Look, I’m not downplaying the importance of Lincoln’s achievements. But there are so many ways to dramatize events like these so that they’re actually entertaining and this script didn’t do any of them. Its slow redundant action-less narrative felt like it was daring you to hate it, as if by doing so, you weren’t appreciating one of the most important moments in American history. I’m not saying it had to be Abraham Lincoln: Vampire Hunter. I’m saying give us SOMETHING compelling to watch. A central battle that would have immense implications on the bill. Anything other than men talking. And talking. And talking!
There’s an old screenwriting saying that goes, “Show, don’t tell,” and everything about this script did the opposite. It’s ALL telling and NO showing. Every scene is important men wearing silly wigs having boring conversations in small rooms. Everyone’s telling everyone else what to do and why to do it and what they feel. There’s very little subtext here. You have the “good” guys on this side and the “bad” guys on that side and that’s that. And the monologues. Oh God, the monologues. There were a million of them. I had monologue-fatique by page 60.
Lincoln even relies heavily on the dreaded “dual-line dialogue.” This is a signature of a screenwriter who’s a) just starting or b) doesn’t write many screenplays. Because the longer a screenwriter’s around, the more he/she realizes how incredibly unpleasant dual-line dialogue is to read. And that goes double for a script like this, which is already struggling to keep our attention. You’re telling me that I not only have to read ONE endless chunk of dense exposition theme-laden dialogue, but TWO? And I don’t get any further down the page by doing so??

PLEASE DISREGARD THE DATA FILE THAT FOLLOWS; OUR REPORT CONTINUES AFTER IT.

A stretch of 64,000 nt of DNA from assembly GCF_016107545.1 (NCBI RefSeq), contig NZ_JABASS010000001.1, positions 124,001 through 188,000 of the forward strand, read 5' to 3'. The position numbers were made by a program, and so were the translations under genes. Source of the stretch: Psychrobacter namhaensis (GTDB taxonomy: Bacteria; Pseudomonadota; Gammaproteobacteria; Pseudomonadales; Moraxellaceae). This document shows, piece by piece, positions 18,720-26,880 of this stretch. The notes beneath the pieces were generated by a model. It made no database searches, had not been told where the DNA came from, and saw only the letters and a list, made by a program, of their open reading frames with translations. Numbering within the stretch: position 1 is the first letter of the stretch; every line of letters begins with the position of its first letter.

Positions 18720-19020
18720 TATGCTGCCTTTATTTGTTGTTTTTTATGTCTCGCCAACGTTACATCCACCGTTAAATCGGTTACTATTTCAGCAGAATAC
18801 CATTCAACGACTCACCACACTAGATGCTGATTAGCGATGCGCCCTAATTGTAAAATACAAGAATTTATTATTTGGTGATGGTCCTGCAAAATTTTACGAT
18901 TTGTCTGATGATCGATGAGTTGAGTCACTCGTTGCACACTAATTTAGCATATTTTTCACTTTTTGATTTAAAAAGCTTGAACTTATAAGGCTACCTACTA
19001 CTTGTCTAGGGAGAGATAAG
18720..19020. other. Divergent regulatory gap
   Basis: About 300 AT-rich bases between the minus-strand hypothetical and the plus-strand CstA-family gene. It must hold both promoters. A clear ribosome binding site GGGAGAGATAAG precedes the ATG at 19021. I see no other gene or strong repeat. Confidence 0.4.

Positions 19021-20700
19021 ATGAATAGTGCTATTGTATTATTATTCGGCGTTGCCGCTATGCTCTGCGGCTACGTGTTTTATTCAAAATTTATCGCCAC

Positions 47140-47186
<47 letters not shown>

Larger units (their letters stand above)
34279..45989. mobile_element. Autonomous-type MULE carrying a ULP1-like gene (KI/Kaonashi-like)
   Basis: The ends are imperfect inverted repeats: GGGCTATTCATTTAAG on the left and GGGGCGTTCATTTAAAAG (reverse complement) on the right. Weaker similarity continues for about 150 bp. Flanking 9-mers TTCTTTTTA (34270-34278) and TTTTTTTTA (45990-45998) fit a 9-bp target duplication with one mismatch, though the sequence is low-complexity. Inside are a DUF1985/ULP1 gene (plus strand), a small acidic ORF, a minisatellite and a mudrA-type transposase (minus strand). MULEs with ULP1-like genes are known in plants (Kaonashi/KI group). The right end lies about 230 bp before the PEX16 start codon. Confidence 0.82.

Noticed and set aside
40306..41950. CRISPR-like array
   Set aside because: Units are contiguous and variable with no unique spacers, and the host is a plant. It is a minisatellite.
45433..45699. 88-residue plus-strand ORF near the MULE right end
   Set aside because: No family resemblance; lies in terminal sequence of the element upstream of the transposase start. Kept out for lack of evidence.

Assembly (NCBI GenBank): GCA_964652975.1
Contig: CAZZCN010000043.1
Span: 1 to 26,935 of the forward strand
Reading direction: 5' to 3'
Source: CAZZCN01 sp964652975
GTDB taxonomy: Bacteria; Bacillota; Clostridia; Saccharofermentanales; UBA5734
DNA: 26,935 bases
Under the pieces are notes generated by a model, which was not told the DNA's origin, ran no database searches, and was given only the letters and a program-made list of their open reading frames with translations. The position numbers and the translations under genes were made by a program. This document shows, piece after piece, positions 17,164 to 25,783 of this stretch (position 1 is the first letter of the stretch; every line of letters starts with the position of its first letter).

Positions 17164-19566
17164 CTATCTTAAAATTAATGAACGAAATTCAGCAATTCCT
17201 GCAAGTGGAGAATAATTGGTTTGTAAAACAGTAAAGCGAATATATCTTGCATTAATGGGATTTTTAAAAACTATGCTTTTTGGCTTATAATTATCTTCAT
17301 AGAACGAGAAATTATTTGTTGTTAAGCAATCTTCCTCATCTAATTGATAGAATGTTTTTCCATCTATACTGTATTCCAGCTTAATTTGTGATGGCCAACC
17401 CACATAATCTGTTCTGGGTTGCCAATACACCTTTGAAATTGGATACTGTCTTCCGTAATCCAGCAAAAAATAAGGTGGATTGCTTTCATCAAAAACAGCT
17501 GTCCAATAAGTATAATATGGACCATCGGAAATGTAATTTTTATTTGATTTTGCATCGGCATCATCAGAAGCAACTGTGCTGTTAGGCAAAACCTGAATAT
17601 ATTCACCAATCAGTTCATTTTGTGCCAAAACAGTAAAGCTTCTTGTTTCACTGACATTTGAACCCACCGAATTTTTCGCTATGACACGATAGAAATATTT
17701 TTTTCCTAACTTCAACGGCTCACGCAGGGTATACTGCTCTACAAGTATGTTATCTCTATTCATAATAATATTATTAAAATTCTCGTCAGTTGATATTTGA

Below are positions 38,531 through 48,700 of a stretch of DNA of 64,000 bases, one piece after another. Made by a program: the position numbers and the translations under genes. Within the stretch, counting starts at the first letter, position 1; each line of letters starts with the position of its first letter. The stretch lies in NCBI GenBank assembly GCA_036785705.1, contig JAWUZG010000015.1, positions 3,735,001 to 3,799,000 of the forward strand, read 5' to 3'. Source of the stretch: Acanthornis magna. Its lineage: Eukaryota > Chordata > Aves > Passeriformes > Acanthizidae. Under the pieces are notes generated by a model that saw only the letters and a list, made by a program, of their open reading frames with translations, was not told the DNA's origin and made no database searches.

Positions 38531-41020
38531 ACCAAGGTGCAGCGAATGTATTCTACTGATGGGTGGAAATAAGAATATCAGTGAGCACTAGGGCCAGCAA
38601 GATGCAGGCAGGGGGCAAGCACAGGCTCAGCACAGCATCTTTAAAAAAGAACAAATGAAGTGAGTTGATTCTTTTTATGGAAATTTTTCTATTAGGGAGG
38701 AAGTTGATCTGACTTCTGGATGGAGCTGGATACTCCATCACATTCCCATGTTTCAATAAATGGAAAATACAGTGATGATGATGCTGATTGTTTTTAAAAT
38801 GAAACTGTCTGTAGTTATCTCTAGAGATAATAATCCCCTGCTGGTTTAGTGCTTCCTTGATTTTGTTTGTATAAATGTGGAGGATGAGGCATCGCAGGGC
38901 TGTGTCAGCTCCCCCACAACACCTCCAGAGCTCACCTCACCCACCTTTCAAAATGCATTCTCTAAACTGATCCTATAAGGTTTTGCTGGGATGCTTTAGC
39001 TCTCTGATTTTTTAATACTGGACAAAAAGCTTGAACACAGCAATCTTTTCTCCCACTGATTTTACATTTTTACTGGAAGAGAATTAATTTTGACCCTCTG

The funny thing is, the script does follow the GSU model pretty closely. You have the goal (get the 13th Amendment passed), the stakes (if you fail, slavery might be reinstated), and urgency (they had to do it by the end of the war, which was coming up soon). But what was different about this goal than say, the goal in Zero Dark 30, was that THE REASON for killing Bin Laden was so damn clear. Here, the goal’s a little vague. Lincoln has already freed the slaves. Now he thinks MAYBE that MIGHT be overturned when the war is over? But he’s not sure? So he’s going to double down? It just all seemed a bit uncertain to me and if the goal isn’t imperative, if it isn’t 100% necessary, the sakes suffer, and so does the audience’s interest. And then of course there was the issue of 70 straight scenes with characters in rooms talking. That didn’t do Lincoln any favors.
If there’s one good thing to say here it’s that Kusher’s script got Daniel Day-Lewis on board. I think writers forget how important this is. Getting the star you want (or the actor who’s going to make your project a go) is one of the hardest things to do in show-business and that’s because the best actors have the best material, which means the competition is fierce. That’s actually what happened here. Spielberg wrote a draft of Lincoln that Day-Lewis turned down! So it’s a major achievement to write the draft that the big actor says yes to. But whatever Day-Lewis saw in this part didn’t transfer to the rest of the story. Again, history geeks are going to have orgasms over this. But people who like watching good movies are not. Tony Kushner seems to be an incredibly accomplished and talented man. But I don’t think screenwriting is the best venue for his talents.
[x] what the hell did I just read?
[ ] wasn’t for me
[ ] worth the read
[ ] impressive
[ ] genius
What I Learned: Monologues are a toughie. Story-wise, they’re script killers, because they often slow the script down to a crawl. However, actors LOVE monologues. And that has to be factored in. So here’s how I would play it if I were you. If you’re writing to get your foot in the door, don’t have more than two monologues in your script. Producers want fast scripts and two monologues is usually the maximum you can get away with (this number, however, will vary depending on the particular story and the writer’s ability to write dialogue. Tarantino or Woody Allen, for example, can get a way with a lot more monologues than, say, David Guggenheim). Now if you’re getting your script to a big ACTOR, you can add another monologue or two for that character. This actually happens a lot. When a producer/writer team are about to send a script to a big actor, they do a pass beefing up the part to make it more interesting. I have no idea why Daniel Day-Lewis turned down Spielberg’s draft but accepted Kushner’s, but I have a sneaking suspicion all those monologues played a part.